North Antrim 1950-1970

map results graph
Map and diagram by Conal Kelly

Located in the largely rural north-western corner of Northern Ireland, this constituency was established in 1948 and incorporated the northern portion of the old county Antrim two-seat constituency. Between 1950 and 1970 the constituency was represented by four different MPs (3 Unionist, 1 Protestant Unionist). The general elections of 1950 and 1951 went uncontested, as did a by-election in 1952. The declared winner in each case was the sole Unionist nominee.

See also election results for North Antrim 1973-1982, 1983-1992 and 1993-2007.

Results Table

Prot U U Lib NILP NDP SF/Rep
1970w 41.2% 36.6% 3.9% 11.0% 7.4%
78.1% 21.9%







* The only candidate nominated for the 1950 and 1951 General Elections was Unionist Sir Robert O'Neill. The only candidate nominated for the 1952 By-Election was Unionist the Hon. Phelim O'Neill. In each instance the sole candidate was therefore duly elected without a contest.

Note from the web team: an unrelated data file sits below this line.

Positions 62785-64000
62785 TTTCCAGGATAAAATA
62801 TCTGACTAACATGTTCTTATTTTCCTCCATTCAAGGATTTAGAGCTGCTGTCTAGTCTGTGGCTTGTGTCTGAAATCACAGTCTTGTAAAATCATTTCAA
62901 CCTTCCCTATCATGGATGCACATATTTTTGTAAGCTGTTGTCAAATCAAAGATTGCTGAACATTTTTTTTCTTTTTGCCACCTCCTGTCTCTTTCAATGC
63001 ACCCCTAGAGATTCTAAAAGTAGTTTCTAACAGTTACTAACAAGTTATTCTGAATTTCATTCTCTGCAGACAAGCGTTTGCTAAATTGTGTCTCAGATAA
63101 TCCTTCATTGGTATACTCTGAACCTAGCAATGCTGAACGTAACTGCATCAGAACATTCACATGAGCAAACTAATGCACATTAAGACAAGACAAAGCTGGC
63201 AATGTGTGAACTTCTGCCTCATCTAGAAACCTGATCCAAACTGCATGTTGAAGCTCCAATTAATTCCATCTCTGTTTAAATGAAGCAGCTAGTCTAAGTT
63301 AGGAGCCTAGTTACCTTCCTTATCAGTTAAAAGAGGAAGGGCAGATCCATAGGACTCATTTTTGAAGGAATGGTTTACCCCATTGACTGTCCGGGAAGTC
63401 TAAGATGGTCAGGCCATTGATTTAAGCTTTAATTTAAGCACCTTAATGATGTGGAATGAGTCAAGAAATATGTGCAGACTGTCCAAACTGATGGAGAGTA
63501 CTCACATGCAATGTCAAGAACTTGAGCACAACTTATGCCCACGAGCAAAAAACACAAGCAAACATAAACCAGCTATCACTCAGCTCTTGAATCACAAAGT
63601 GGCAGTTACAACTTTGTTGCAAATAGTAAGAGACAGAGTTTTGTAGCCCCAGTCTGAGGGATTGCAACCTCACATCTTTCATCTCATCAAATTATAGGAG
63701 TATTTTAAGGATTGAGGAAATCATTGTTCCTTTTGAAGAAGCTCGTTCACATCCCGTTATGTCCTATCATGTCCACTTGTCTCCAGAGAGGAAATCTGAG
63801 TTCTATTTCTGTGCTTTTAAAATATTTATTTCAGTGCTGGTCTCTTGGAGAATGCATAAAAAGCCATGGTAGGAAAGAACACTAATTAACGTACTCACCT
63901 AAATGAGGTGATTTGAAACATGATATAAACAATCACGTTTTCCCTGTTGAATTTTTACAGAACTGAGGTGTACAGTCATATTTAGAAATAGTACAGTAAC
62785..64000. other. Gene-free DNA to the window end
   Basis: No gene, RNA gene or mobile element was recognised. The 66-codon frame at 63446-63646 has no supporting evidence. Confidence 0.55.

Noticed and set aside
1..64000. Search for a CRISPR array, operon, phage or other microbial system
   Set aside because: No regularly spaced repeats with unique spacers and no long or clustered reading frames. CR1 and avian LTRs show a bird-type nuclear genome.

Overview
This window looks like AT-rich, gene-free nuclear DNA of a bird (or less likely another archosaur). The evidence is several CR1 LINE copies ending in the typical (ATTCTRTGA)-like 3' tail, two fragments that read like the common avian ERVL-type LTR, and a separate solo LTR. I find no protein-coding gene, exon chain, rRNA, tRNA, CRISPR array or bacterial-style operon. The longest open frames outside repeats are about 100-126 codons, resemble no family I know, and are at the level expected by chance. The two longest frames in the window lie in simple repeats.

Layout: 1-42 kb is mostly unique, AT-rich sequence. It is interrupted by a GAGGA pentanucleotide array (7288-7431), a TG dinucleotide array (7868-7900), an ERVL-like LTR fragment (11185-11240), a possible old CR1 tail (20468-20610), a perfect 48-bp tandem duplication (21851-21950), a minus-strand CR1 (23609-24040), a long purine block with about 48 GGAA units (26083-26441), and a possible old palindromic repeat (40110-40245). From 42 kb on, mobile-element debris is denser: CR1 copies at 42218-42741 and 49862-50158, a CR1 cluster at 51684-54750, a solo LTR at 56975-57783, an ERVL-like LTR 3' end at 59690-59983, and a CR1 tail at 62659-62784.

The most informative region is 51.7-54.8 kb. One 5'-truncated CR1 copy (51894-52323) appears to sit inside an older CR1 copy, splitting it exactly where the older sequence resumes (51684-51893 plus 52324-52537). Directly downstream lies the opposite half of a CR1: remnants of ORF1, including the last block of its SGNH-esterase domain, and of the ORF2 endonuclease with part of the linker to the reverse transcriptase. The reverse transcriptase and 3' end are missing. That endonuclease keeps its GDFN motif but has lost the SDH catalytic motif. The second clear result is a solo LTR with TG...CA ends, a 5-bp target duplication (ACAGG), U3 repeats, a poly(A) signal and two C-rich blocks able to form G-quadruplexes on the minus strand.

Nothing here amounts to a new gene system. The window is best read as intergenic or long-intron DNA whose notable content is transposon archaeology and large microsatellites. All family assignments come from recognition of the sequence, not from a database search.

Westminster Election, 18 June 1970

Rev. Ian Richard Kyle Paisley (Prot U) 24,130 (41.2%)
Henry Maitland Clark (U) 21,451 (36.6%)
Patrick Joseph McHugh (NILP) 6,476 (11.0%)
Alasdair McDonnell (NDP) 4,312 (7.4%)
Richard Gillachrist Moore (Lib) 2,269 (3.9%)

Protestant Unionist majority: 2,679; electorate: 79,930; votes cast: 73.4%

Clark again stood for election in 1970, seeking a fourth consecutive term. Although facing no less than four opponents, Clark's principle challenger was the firebrand Protestant cleric Ian Paisley. Paisley’s reputation had grown with his ‘O’Neill Must Go’ campaign and he had been elected to Stormont two months earlier in a by-election caused by O’Neill's elevation to the House of Lords. In what was a major blow to the Unionist establishment, Paisley out-polled Clark by some 2,600 votes and became the new MP for North Antrim.

Paisley would later establish the Democratic Unionist Party (DUP) in 1971. Alasdair McDonnell the NDP candidate would later contest the South Belfast constituency for the SDLP in every Westminster election from 1979 onwards. He was finally elected to Westminster in 2005. PJ McHugh had also contested the Bannside by-election won by Paisley.

Westminster Election, 31 March 1966

Henry Maitland Clark (U) 31,927 (78.1%)
Richard Gillachrist Moore (Lib) 8,941 (21.9%)

Unionist majority: 22,986; electorate: 72,039; votes cast: 56.7%